Quick Sips — 13 August 2021
An easy guide to matching wine and food

By Peg San Felippo

City & Shore Magazine

Over the years, I’ve found picking the perfect wine is only slightly more intimidating to people than matching the wine with food.

So to help take the apprehension out of wine and food pairing, I asked South Florida Master Sommelier Mariya Kovacheva, Regional Education Manager for Pernod Ricard, USA, for some advice.


“By pairing food with wine, you have the opportunity to enhance your dining experience and create some very special memories,” Kovacheva says. “The biggest mistake people make is not being willing to get out of their comfort zone.”


Here are general pairing rules Kovacheva suggests keeping in mind:

Acidity. Food with acidity requires wine with similar levels of acidity. No wonder pasta with tomato sauce pairs so well with Chianti, for example. The zesty acidity of the tomatoes counteracts the firm acidity of the Sangiovese-dominant Chianti wines.

Intensity. Match food with higher intensity (example: Asian) with wine with similar concentration. A fragrant Vietnamese salad, for example, goes well with floral Marlborough Sauvignon Blanc from New Zealand. Look for a match rather than an overpowering effect.

Oak. If you like wines with oak, make sure your food has texture. There needs to be a protein in your dish or appropriate sauce to establish a bridge between the food and the wine. A classic example is Russian River Valley Chardonnay and a Maine lobster roll with butter. In this case, the oaked Chardonnay is paired not only with a great protein (the lobster), but also with the melted butter that complements the creamy texture of both the lobster and the wine.

Spice. Consider pairing spicy food with white wines that have some sweetness or red wines with lower alcohol and tannins. Sweetness usually balances out the spicy character of the dish. High alcohol creates that burning sensation and makes the wine taste astringent and bitter.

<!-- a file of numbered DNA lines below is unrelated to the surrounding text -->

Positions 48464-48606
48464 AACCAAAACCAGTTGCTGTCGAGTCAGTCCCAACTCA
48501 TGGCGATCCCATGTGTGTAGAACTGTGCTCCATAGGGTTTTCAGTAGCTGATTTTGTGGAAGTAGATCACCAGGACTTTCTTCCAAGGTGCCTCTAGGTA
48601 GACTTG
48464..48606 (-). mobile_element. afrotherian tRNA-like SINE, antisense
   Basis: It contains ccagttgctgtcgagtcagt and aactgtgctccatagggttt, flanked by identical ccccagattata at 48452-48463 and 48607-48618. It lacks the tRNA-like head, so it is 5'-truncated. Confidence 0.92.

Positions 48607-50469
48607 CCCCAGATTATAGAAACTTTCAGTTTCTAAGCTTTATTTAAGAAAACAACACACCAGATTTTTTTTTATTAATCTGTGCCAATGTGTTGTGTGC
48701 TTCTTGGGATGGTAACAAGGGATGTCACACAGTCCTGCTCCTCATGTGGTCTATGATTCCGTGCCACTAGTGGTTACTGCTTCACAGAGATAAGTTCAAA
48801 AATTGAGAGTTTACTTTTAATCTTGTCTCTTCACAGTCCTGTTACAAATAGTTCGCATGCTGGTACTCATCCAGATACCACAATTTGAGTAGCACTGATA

Weight. Take into consideration the weight of the food and the body of the wine. Consequently, pair light food with light-bodied wines and heavy food with full-bodied wines. To experience the effect, try out a creamy mushroom risotto with a Nebbiolo from Italy’s Barolo or Barbaresco regions in Piedmont. The rich flavors of the dish require a wine such as this with dark fruit characters and robust tannins to complement it.

About her favorite wine and food pairing, Kovacheva says, “It’s hard to decide on just one, but usually I savour oysters and Chablis. However, I have come across some unusual pairings that were perfect matches. Cava Rosé with milk chocolate mousse has been a personal revelation. The ripe berry flavors in the Cava create an extra layer in the dish – think about chocolate and raspberries. Another pairing that surprised me was a vibrant, lightly oaked Tempranillo and poached mackerel in ginger broth. The bright red fruit stood up to the intensity of the fish and the fresh acidity of the wine cut through the mackerel richness working impeccably with the zesty broth.”

“Be open-minded, look for recommendations, and have fun pairing food and wine,” she says. “You will find some terrific combinations.”

Peg San Felippo is a certified sommelier who has served as a judge in the annual American Fine Wine Competition, South Florida’s homegrown wine event, and THE Rosé Competition.


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